- Nokia, IIT-Delhi to Use AI to Make Networks More Reliable
- Bitcoin triggers ponzi fear: Government in a huddle, plans crackdown
- Minister Faces Angry Passengers On Delayed Flight. Air India Suspends 3
- SC allows Vodafone to initiate second arbitration over $2 bn tax demand
- INS Kalvari submarine affirms Make in India's giant strides: MDL
- Over 600 fishermen of TN, Kerala still missing after cyclone
- Dalit woman rape case: Kerala court awards death sentence to labourer
Is fantasy a diminishing genre on TV?
MUMBAI: It was in the 1980s that fantasy as a genre first emerged on television. ‘Space City Sigma’ and ‘Indradhanush’ were among the first shows on DD National that showcased an imaginary realm.
These early shows eventually made way for ‘Chandrakanta’, ‘Vikram Aur Betaal’ and ‘Alif Laila’, shows whose fan following remains unmatched even today.
The birth of new satellite television channels saw a few more shows in this genre appealing to viewers. These included ‘Sonpari’, ‘Shararat’, ‘Shaktimaan’, ‘Aladdin’ and more.
However, since the 1990s, there has been a lull in the fantasy genre space, and the shows have stopped delivering the kind of viewership and returns it garnered earlier. This resulted in broadcasters slowly shying away from such shows.
There are only three broadcasters presently venturing into the realm of fantasy—Zee TV with its recently launched ‘Maharakshak Aryan’, SAB with ‘Baalveer’ and Life OK’s recently concluded ‘The Adventures of Hatim’. However, TV executives put ‘Mahadev’ and Sony Pal’s ‘Singhasan Battisi’ as part of the same genre as well.
The aspect that comes to the fore is that there is a lack of pure fantasy on television nowadays. Most of the shows mentioned above are a mix of fantasy and history, or fantasy and mythology. While TV broadcasters think of it as a good strategy, agency executives think otherwise.
Helios Media MD Divya Radhakrishnan states, “Our history and mythology are strong, which is why fantasy shows do not do well in our country. Fantasy is a different genre altogether and we do not see many of those shows these days. In comparison, overseas they do not have a strong history or mythology, so fantasy shows work well there.”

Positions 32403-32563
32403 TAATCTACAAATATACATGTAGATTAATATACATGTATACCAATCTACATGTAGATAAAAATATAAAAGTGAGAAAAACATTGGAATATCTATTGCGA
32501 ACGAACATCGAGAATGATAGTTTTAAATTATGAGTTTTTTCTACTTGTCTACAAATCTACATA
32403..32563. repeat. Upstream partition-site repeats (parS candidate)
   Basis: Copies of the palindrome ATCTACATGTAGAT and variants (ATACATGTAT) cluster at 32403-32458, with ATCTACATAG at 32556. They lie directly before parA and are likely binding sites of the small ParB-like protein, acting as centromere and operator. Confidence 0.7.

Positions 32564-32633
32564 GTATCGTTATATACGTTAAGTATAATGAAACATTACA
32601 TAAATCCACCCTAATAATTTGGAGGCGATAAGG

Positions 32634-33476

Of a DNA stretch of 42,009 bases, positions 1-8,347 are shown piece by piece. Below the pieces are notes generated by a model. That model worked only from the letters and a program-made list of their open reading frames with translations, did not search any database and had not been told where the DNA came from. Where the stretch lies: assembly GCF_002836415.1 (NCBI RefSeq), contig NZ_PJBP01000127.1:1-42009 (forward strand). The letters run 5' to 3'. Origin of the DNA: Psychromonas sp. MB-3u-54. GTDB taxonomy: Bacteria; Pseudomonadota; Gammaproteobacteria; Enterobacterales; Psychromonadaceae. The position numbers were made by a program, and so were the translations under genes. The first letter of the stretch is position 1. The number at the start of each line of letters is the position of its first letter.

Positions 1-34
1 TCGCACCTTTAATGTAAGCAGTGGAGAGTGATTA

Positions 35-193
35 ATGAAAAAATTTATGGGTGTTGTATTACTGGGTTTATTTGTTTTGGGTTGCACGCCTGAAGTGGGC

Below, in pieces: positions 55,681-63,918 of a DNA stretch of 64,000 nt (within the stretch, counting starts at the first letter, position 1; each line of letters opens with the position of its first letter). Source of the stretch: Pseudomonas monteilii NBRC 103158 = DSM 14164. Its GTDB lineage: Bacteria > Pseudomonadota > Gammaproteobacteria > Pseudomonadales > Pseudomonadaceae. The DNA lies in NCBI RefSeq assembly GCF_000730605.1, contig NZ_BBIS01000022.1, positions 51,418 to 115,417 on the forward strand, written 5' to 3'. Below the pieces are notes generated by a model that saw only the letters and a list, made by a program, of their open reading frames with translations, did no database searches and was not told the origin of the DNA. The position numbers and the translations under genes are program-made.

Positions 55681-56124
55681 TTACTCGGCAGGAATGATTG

Fantasy stories demand a certain scale and their proper execution is a challenge. The magic carpet of ‘One Thousand and One Nights’ does not appeal to viewers anymore. Even kids now have exposure to more fantastical content, thanks to international TV series and films.
Creative Eye Productions founder Dheeraj Kumar says, “Fantasy takes you beyond the realm of reality and does not only depend on special effects. The story should have moral value and entertainment. So stories inspired by the Jataka tales and ‘Panchatantra’ will work, but the Alibaba and magic carpet types won’t.”
Script writer Purnendu Shekhar agrees: “’Chandrakanta’ had a huge fan following, but if it is shown today, there won’t be as many takers for it. This is because TV during those days was a comparatively new medium and people didn’t have much exposure. Hence, the challenge for broadcasters is to create something new and distinguishable.”
Still, the question is why broadcasters are wary about doing fantasy-based shows.
Sony Pal and SAB senior EVP and business head Anooj Kapoor says that in the old days the fantasy shows on DD were a weekly affair. Later, ‘Shararat’ and ‘Sonpari’ on Star Plus were also weekly shows. This was followed by the trend of dailies.
“Fantasy shows need a lot of visual effects. So if you are producing it five days a week, you need to do a lot of special VFX work, which is very difficult. This is the reason that most of the channels do not venture into this territory,” Kapoor says.
Another aspect to be noted is that most of these shows have not rated too well on the charts, and have typically maintained an average viewership of 0.3 to 2 TVTs. Besides, none of the shows from these broadcasters have made it to the top 10 shows list since their launch.